While miniature books were clearly novelty items the form also filled a function, and many of these small books were prayer or hymnbooks, meant for individual study and perusal, the size meaning they could be easily brought along in a pocket or a bag, or even in a locket. The majority of the miniatures in the Bolton are different editions of the Bible or the New Testament. They are dated between 1820 and 1950 and ranging in size from 5 cm all the way down to 0.5 mm.
The full titles are ironically long for such small books A short history of the Bible and New Testament with 48 neat engravings and English Bijoux Almanac for 1842 Poetically illustrated by The right hon. Mrs Norton. The almanac, 1 cm across and 2 cm high, has a paper slip case with gold decorations on the outside and marbled papers on the inside, removing the almanac from the slip case requires fine pointed tweezers and a micro spatula.
A book the size of a finger nail
The smallest book in the Bolton is Q.2.11, which measures only 5 mm x 5 mm. It was printed in 1952 by Waldmann and Pfitzner for the Gutenberg Museum of print 4. It is the only one of these later miniature books which a Bolton shelf number, making it probably one of the most recent additions to the collection. While at Cashel, it was referred to as “the smallest book in the world”.
The binding is in dark brown leather, the grain indicating a goatskin Marroquin. There are continuous decorative gold lines framing front and back cover, four horizontal gold lines dividing the spine, and gold cross on front cover. The small binding has gilded edges on all sides. It is a single fold binding with 16 pages to the gathering and plain endpapers. The binding originally came in a case with a magnifying glass in the lid but Q.2.11 does not have the case.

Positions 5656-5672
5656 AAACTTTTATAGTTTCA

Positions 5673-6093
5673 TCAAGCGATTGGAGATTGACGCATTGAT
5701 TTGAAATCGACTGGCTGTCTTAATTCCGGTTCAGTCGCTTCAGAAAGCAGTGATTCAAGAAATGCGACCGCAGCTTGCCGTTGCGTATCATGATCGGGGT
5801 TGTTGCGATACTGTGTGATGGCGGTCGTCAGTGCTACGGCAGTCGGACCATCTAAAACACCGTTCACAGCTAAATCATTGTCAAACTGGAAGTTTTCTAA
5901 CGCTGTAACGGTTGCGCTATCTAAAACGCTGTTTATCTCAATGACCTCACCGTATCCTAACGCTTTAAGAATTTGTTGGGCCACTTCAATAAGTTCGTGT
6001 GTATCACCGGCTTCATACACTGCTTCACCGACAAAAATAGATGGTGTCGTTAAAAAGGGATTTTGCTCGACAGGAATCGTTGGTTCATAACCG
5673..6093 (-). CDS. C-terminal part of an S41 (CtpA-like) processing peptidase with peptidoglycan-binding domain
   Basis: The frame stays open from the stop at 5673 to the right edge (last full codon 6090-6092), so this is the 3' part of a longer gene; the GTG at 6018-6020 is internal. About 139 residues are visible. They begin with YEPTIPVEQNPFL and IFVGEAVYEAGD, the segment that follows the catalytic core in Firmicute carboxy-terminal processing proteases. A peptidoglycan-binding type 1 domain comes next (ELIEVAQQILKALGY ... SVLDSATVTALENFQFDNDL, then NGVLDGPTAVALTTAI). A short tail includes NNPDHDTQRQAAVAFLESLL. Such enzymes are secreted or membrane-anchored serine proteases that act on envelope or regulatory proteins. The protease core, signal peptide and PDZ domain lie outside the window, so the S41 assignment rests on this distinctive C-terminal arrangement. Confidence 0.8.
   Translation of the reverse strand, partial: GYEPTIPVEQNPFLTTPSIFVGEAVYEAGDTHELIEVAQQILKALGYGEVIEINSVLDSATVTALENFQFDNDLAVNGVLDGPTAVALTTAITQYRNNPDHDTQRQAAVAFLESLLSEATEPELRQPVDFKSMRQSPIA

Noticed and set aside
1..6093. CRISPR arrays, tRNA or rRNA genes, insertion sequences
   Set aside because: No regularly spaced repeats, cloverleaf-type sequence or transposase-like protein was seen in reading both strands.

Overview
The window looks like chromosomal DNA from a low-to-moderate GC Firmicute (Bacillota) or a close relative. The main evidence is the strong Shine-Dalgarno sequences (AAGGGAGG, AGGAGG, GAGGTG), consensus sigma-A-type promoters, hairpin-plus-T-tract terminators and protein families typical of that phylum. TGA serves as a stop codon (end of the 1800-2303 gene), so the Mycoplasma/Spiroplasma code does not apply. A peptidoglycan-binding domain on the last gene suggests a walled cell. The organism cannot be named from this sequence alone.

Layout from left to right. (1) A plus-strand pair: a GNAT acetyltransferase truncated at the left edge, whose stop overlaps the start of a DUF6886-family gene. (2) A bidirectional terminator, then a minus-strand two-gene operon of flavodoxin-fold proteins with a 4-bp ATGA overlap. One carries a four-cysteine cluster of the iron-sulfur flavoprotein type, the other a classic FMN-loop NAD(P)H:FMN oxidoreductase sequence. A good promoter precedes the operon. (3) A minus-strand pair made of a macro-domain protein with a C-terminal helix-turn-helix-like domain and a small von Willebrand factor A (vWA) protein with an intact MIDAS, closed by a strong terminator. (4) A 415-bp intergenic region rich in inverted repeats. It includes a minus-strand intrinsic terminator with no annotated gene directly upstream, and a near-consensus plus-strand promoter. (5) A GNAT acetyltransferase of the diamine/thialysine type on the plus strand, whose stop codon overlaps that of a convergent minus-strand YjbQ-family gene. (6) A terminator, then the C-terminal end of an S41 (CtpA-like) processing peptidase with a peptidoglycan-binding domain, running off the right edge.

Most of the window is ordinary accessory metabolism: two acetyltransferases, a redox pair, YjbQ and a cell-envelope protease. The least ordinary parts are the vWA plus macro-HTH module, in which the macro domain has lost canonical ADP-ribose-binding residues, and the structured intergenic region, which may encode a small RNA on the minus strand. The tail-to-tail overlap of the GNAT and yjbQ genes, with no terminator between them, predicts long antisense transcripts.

Although other prints similar to this book are polyglots of the Lord’s prayer (the book is sometimes referred to as the Vaterunser) containing the first line of the prayer in Dutch, English, French, German, Spanish and Swedish the Bolton item only contains the prayer in German.
Only the first page is printed. Based on visual examination the printed page is pasted into the binding on the first page, instead of being bound with the as a part of the sections. This has created a problem, the double thickness in the first page compared to the rest of the book block causes mechanical stress and a weak point in the binding which could break with excessive, or careless, handling.
It is currently not available for readers as it has not been catalogued and will need a closer conservation assessment to evaluate the mechanical damage but when it becomes accessible, it is recommended to be read under a strong magnifier and close invigilation.
All the miniature books were recorded, measured, and surface cleaned with vulcanized rubber sponge and brush.
- The Elzevier Dynasty,Magdalene College Libraries
- A Miniature Elzevir book is the March Book of the Month, Binghamton University News
- Miniature Books, National Library of Scotland
- Behold, the Tiniest of Books, New York Times
- The Swedish National Library has a particularly fine Elzevier collection of 2500 Elzevier printed books and related items, bequeathed to them in 1909 by the collector Gustav Berghman (accessed 23/11/2020), Catalogue entry: http://libris.kb.se/hitlist?q=signum%3a%5belz%5d&d=libris&m=10&p=1&s=r
- Miranda: Il Pastor Fido, tragicomica pastorale, Folger Library (accessed 13/11/2020)
- Miller J ‘1450 to 1800: The Book Changes Radically’ Books Will Speak Plain, Michigan, The Legacy Press, pp.104 (2014)
- Das Vaterunser (accessed 24/11/2020)